Description
Description Located on the corner of Birkbeck and Hudson Rd, Dunaverty is a picturesque chamferboard cottage with a hipped corrugated iron roof. In its corner position and with its rich external detailing, the residence is prominent in a street of modest cottages along Birkbeck St, and makes a picturesque contribution to the streetscape. The house is L-shaped in plan, with a wing extending out to the north east. It has a front verandah overlooking Birkbeck St to the south-west, a side verandah along the south eastern frontage, and an enclosed verandah in the northern corner. The building has a hipped roof, with gently curved verandah awnings. The front elevation presents a richly decorated face to the street framed by mature palms. The verandah has cast iron posts with floriated capitals, and richly detailed cast iron valances and balustrade panels. The main entrance has a projecting barrel vault supported on paired posts, which has a finely carved fretwork panel with thistle motifs and a unicorn in a crest. The end panels of the verandah thistle motifs encircling a lion in a crest. The main roof has a scalloped timber trim and carved double eaves brackets. The front entrance has coloured glass surrounds with etched thistle motifs, and is flanked by projecting bay windows. The north-west elevation facing Hudson Rd has sash windows protected by hoods on shaped timber brackets with fretwork panels which also incorporate the thistle motif. The rear verandah is enclosed with vertical timber louvres, but the fretwork end panels remain visible. Timber French doors and casement windows open onto the verandah to the south-east. Two richly detailed brick chimneys surmounted by barley-twisted terracotta chimney pots are visible from the rear of the house. The house has three bedrooms and a rear kitchen along the south-western side; a central entrance hall, and a joined living and dining room to the north-east. The interior contains fine decorative detailing. It has cedar joinery throughout. The fanlights above the four doors to the front of the house are made of fretwork panels which incorporate the thistle motifs, and nicknames of Fraser's family: Nellie, Charlie, Mima, and Katie. The house has timber ceiling roses throughout which also incorporate thistle patterns, as do the coloured glass panels to the hall door (no longer extant). Much of the ironmongery in the house, particularly the door hinges and some escutcheons are decorated with floral patterns. Dunaverty is an intact 'boom era' middle class residence with fine idiosyncratic detailing which makes a picturesque contribution to Birkbeck St.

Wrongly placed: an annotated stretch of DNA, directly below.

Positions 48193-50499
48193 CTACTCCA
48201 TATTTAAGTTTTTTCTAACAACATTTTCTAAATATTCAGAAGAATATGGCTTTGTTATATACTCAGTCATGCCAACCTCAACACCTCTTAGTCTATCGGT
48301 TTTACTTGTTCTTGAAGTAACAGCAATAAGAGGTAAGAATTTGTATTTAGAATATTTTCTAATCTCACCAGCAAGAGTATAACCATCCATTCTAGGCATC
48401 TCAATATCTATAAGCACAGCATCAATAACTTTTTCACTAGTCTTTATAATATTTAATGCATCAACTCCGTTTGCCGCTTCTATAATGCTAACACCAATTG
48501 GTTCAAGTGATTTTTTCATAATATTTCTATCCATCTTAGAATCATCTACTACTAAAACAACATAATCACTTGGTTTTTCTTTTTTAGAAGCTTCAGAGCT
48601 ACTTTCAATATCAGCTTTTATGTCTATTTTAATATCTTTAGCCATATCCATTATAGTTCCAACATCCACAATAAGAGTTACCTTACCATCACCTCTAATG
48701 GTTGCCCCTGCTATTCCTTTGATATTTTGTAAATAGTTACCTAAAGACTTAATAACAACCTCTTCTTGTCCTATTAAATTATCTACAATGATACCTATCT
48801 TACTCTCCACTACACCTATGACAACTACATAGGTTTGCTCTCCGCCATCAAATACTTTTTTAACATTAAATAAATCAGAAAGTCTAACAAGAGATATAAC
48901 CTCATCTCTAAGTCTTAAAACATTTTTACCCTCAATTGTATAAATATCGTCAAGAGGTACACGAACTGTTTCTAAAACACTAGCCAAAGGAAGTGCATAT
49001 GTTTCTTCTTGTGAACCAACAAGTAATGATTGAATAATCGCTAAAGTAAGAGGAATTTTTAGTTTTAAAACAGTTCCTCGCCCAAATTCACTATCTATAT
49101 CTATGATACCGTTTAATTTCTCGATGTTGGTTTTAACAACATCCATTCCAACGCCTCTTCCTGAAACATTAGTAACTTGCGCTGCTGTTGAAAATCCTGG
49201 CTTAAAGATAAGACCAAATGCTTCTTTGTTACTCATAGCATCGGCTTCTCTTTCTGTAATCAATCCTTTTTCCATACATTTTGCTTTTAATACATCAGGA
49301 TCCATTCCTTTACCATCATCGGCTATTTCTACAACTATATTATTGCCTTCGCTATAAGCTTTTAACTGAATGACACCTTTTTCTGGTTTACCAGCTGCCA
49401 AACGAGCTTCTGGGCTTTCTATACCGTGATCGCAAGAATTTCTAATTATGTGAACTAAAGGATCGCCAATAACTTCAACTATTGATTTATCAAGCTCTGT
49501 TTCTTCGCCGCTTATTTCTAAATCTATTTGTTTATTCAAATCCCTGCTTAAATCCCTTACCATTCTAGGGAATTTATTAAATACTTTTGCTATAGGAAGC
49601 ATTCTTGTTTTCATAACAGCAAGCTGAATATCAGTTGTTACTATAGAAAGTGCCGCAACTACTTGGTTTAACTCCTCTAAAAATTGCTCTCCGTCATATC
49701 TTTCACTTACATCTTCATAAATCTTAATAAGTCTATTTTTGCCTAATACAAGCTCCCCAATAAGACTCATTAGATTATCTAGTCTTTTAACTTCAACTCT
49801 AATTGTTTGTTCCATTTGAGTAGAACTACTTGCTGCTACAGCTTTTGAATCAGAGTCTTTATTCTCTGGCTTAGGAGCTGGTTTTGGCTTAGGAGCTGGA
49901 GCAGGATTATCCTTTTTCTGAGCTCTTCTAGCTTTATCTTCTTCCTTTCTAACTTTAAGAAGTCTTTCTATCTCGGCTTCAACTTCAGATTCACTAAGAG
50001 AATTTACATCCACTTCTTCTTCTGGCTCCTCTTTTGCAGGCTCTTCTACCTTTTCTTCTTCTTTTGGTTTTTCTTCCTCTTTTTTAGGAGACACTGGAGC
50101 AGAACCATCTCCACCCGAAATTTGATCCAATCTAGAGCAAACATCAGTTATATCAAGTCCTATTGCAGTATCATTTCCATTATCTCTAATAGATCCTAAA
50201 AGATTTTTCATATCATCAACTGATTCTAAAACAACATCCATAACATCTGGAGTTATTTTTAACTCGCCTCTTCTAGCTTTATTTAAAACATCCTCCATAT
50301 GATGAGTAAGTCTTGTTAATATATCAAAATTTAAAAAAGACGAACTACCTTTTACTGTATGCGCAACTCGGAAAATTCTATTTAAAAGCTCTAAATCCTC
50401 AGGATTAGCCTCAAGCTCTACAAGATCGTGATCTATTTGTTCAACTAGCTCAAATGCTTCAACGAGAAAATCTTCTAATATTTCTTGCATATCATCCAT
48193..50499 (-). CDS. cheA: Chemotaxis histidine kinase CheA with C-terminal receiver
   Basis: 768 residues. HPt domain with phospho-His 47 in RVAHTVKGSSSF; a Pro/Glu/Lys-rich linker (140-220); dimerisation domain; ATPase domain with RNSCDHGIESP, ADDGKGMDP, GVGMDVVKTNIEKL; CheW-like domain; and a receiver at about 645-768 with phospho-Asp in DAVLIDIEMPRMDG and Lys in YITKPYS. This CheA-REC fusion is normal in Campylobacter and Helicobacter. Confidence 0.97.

Element
Element Name Dunaverty
Design Period 1870s - 1890s Late 19th century
Builder Name Fraser, Archibald McNish
Construction Period 1887 - 1887
Construction Method Frame - timber
Fabric (Exterior Structure) Timber - chamferboard
Fabric (Roof) Metal sheeting - corrugated iron
Roof Form Hipped
Place Components Lead light/s
Residential accommodation - main house

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Last updated: 15 March 2013